More importantly, the survey of households, used to compute the unemployment rate, showed 629,000 more people at work than in June. The other payroll number is based on a survey of employers. One economist said he believes this suggests problems with the employer survey.
Labor Secretary Elaine Chao discusses the disappointing July jobs report, which came in nearly 200,000 jobs short of analysts' forecasts, explaining why the numbers aren't as grim as they seem.|
(Real or Windows Media)
"I don't have any faith that 32,000 jobs added reflects what's going on," said Vitner, who had forecast a 280,000 gain in the payroll number. "The growing disconnect between the surveys is too much to dismiss."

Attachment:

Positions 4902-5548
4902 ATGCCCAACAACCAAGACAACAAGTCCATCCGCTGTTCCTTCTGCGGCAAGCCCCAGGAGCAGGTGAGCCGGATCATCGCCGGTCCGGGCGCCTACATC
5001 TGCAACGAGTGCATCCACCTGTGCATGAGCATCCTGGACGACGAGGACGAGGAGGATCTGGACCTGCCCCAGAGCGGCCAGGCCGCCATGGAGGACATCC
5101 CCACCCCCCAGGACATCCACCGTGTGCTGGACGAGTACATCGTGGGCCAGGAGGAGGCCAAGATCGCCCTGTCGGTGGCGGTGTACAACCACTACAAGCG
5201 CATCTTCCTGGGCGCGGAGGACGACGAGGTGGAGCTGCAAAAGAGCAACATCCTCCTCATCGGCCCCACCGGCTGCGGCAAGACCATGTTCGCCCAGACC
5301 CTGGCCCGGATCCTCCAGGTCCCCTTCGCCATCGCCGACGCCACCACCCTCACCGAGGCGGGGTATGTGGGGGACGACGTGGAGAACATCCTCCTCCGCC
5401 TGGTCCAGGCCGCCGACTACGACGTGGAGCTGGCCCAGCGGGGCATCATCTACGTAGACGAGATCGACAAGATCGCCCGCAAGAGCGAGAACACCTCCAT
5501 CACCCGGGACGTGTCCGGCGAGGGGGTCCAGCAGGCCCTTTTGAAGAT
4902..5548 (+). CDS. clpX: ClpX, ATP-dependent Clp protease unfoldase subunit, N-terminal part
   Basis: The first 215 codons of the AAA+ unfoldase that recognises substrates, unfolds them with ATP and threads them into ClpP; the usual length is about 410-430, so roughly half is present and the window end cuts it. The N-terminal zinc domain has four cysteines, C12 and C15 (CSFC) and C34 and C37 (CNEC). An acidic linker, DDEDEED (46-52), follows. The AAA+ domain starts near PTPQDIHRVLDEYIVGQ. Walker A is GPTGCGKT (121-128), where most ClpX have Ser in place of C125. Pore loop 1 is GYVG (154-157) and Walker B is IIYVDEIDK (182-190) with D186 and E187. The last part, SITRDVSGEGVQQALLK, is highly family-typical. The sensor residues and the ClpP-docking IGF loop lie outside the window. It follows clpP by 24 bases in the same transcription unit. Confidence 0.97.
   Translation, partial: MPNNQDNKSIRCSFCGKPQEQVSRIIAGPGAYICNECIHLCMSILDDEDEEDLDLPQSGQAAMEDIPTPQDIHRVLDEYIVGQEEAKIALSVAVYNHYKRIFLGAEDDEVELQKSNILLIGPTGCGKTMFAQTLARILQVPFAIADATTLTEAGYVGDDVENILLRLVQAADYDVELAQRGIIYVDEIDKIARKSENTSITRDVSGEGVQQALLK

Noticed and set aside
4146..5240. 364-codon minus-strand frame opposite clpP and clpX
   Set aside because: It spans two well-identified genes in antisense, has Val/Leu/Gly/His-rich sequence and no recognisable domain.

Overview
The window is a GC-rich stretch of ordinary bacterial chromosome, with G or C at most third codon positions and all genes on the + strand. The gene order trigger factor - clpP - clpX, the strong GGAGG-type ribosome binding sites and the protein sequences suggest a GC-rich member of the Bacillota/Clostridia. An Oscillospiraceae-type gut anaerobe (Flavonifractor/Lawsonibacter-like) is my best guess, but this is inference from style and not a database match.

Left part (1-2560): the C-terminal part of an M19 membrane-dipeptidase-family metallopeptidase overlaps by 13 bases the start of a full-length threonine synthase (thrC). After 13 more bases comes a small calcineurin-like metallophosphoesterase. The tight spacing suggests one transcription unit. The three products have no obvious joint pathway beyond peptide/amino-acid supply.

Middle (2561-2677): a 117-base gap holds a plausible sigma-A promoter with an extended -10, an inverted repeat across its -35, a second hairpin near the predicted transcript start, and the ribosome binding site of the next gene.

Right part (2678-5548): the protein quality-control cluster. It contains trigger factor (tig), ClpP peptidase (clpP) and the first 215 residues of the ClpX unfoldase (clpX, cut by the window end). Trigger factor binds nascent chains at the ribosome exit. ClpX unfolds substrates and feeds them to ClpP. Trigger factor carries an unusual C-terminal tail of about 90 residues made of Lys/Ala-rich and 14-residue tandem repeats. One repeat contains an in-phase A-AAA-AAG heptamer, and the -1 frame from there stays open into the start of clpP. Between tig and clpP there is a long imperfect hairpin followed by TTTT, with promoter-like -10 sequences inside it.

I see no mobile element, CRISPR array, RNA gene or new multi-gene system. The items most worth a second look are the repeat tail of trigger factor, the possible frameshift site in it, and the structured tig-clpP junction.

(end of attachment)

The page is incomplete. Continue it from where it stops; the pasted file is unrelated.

Labor Secretary Elaine Chao also emphasized the strength shown in the household survey when she appeared on CNNfn Friday.
"I think there has been a debate which survey should be focused on more," she said. "Both surveys are trending positive and show jobs growth."
Chao and Treasury Secretary John Snow trumpeted the addition of 10,000 jobs in manufacturing shown in the employer survey.
"With the addition of 91,000 jobs since February, the manufacturing sector has had its best six-month period in six years," said a statement from Snow.
But Democrats were quick to attack the report as a sign of failure for the administration's economic program. Democratic presidential candidate John Kerry said that it was proof that a new administration with a new economic plan was needed.